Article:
A world of words

A children’s writer has to pay equal attention to plot, characters and tell a story in as engaging a way as possible, and Arundhati Venkatesh has done that so well that all four of her children’s books have received recognition. Junior Kumbhakarna went out of print within a year of publication. It also won the RivoKids Parents and Kids Choice Award last year, for the best book by an Indian author for children till five years of age.

Petu Pumpkin: Tiffin Thief and Petu Pumpkin: Tooth Troubles were on the second and sixth spots in Flipkart’s best of 2014 for children between the ages of five and nine. And her latest Bookasura- The Adventures of Bala and the Book-eating Monster was launched at the Bookaroo Children’s Literature Festival in Pune. ”

Before turning to writing, Arundhati worked several years in IT. “I did my engineering in electronics and communications,” she says. “Then I went to London in 2006 and worked on an integration solution for British Petroleum. It was in one of London’s public libraries that I stumbled upon the magical world of picture books. When I returned to India, I wanted to create children’s stories in the Indian context, and that’s when I began to write.”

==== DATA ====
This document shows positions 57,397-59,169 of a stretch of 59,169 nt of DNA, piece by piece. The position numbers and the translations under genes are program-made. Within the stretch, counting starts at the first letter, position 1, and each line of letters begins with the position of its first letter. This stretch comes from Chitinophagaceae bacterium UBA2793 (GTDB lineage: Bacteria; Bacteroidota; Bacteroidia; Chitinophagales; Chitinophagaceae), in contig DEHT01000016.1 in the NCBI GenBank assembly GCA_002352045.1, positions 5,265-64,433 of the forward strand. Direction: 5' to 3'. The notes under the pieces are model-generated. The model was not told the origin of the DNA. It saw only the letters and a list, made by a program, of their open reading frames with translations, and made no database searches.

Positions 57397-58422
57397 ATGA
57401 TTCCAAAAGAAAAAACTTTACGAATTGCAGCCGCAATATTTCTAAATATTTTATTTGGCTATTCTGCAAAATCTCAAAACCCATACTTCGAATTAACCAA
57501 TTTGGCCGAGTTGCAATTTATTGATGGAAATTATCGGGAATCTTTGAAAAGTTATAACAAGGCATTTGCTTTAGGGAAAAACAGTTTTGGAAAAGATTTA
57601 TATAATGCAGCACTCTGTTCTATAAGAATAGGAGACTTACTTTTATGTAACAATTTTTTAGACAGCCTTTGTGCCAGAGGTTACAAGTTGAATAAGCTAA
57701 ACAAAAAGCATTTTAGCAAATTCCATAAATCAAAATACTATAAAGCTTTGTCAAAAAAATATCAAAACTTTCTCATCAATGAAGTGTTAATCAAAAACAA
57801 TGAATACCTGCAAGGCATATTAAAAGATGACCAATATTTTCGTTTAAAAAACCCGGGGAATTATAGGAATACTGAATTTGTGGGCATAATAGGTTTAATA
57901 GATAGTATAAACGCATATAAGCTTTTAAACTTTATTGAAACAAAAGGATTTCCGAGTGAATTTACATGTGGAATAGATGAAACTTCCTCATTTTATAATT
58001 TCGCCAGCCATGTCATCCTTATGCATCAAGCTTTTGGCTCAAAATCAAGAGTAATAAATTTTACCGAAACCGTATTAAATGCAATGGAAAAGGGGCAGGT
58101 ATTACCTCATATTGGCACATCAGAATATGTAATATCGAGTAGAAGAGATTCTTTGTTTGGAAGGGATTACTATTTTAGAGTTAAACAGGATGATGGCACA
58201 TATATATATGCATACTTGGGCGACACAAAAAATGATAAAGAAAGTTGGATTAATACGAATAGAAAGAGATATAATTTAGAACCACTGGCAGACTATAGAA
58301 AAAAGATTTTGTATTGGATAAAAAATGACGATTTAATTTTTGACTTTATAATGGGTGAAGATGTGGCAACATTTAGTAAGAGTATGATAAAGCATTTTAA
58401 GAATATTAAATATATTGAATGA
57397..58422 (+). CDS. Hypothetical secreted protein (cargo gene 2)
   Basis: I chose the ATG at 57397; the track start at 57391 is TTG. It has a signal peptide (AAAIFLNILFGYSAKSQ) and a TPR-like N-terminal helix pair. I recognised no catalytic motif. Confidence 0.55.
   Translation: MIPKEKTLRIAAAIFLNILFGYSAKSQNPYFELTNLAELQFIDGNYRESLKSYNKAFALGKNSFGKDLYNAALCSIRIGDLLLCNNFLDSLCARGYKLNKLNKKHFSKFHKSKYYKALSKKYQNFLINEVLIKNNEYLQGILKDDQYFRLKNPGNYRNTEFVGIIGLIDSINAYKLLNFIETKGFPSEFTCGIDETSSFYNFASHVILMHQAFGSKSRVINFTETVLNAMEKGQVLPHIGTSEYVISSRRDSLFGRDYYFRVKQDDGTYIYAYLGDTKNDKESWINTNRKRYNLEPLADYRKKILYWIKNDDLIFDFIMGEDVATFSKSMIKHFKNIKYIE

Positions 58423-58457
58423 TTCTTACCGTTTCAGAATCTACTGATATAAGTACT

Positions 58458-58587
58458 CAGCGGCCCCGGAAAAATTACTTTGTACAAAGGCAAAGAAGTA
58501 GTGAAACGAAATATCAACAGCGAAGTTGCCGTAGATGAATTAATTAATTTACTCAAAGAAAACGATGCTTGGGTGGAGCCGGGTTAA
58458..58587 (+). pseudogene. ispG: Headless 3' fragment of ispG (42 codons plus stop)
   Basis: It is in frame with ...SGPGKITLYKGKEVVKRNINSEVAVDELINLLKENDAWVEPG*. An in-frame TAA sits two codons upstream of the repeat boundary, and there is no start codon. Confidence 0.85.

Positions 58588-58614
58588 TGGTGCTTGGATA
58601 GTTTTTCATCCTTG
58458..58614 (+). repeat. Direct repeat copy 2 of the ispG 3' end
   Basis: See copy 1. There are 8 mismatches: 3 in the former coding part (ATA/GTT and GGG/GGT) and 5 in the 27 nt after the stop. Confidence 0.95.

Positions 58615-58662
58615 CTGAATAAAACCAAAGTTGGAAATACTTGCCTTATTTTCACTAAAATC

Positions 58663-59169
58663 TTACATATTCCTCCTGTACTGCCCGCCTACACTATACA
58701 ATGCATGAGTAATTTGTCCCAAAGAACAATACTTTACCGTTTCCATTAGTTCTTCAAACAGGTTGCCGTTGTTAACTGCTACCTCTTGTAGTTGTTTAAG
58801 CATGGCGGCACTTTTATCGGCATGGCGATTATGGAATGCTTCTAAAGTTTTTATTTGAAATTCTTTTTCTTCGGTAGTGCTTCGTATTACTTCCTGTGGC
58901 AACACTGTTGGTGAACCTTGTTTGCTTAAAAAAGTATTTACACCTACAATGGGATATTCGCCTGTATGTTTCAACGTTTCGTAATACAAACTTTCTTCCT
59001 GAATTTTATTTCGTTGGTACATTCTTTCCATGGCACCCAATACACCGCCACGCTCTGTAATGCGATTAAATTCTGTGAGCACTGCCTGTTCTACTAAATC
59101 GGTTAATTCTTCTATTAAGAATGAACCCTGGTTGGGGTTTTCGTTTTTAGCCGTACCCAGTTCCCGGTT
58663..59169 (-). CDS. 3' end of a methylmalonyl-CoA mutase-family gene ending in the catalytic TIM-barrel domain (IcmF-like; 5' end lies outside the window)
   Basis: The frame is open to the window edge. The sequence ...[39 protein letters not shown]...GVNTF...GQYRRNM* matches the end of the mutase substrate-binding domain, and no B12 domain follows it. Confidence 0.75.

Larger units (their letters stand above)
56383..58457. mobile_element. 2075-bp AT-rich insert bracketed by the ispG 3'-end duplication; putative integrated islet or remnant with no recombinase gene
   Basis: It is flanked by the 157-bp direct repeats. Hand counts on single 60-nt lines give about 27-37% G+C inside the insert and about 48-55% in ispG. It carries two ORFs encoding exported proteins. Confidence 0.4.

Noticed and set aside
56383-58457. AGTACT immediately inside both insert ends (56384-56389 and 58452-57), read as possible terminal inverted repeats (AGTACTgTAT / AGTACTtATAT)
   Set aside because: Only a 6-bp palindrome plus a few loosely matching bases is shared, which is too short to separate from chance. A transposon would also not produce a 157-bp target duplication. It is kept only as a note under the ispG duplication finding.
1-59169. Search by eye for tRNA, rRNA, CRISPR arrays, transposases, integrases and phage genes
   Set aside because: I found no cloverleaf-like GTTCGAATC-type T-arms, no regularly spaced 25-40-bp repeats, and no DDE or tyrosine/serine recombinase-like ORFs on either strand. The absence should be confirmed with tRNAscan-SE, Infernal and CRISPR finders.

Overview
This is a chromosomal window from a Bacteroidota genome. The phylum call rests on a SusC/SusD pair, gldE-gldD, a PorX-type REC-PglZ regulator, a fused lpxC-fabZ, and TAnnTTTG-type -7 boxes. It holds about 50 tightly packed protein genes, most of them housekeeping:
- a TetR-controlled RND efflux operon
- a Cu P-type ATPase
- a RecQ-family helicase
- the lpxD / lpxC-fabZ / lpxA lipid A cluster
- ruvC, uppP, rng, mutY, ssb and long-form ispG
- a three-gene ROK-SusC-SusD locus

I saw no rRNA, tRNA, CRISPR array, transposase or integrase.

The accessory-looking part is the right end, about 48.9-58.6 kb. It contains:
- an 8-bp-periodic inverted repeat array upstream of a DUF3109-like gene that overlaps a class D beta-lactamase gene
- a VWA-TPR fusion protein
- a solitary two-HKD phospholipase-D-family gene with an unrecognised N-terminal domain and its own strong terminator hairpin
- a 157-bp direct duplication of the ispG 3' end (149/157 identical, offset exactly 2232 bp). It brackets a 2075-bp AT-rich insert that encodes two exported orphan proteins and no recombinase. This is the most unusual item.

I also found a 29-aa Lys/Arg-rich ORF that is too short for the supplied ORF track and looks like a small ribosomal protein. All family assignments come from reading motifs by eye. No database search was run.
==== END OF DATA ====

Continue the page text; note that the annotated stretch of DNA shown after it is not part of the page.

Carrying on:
Junior Kumbhakarna is about a child who loves stories and demands the same one every night- the story of Kumbhakarna, the giant who sleeps for six months, non-stop. The child falls asleep midway, but the story continues…the king’s army has to do all sorts of funny things to rouse the sleeping giant. The next morning, the little boy’s father has just as much trouble waking him up in time for the school bus!”

Petu Pumpkin: Tiffin Thief is about the food-loving Petu Pumpkin who eats his friends’ tiffin. His friends, who call themselves The Awesome Foursome, find ways in which to stop Petu Pumpkin from emptying their tiffin boxes. In Petu Pumpkin: Tooth Troubles, children in the second standard, challenge the fourth standards to a football match. But they don’t have a football, and they have to depend on Petu Pumpkin’s tooth, which he tries to break by eating chikki and murukku. In all this madness, even the tooth fairy gets involved.

In Bookasura Bala, the protagonist, takes the help of Chota Bheem to defeat Bookasura, a book-eating monster who devours Bala’s books. “Bala’s mother keeps telling him, how TV is destroying him. So he uses TV as a weapon to defeat Bookasura. Parents loved it because it is about books firing up the imagination and also made them go down memory lane, a sense of nostalgia they want their children to experience. The book is a fun way of telling children the importance of reading books, without preaching.”

An idea is triggered by something I have seen or read and then develops in my mind, then when I start writing something more is added

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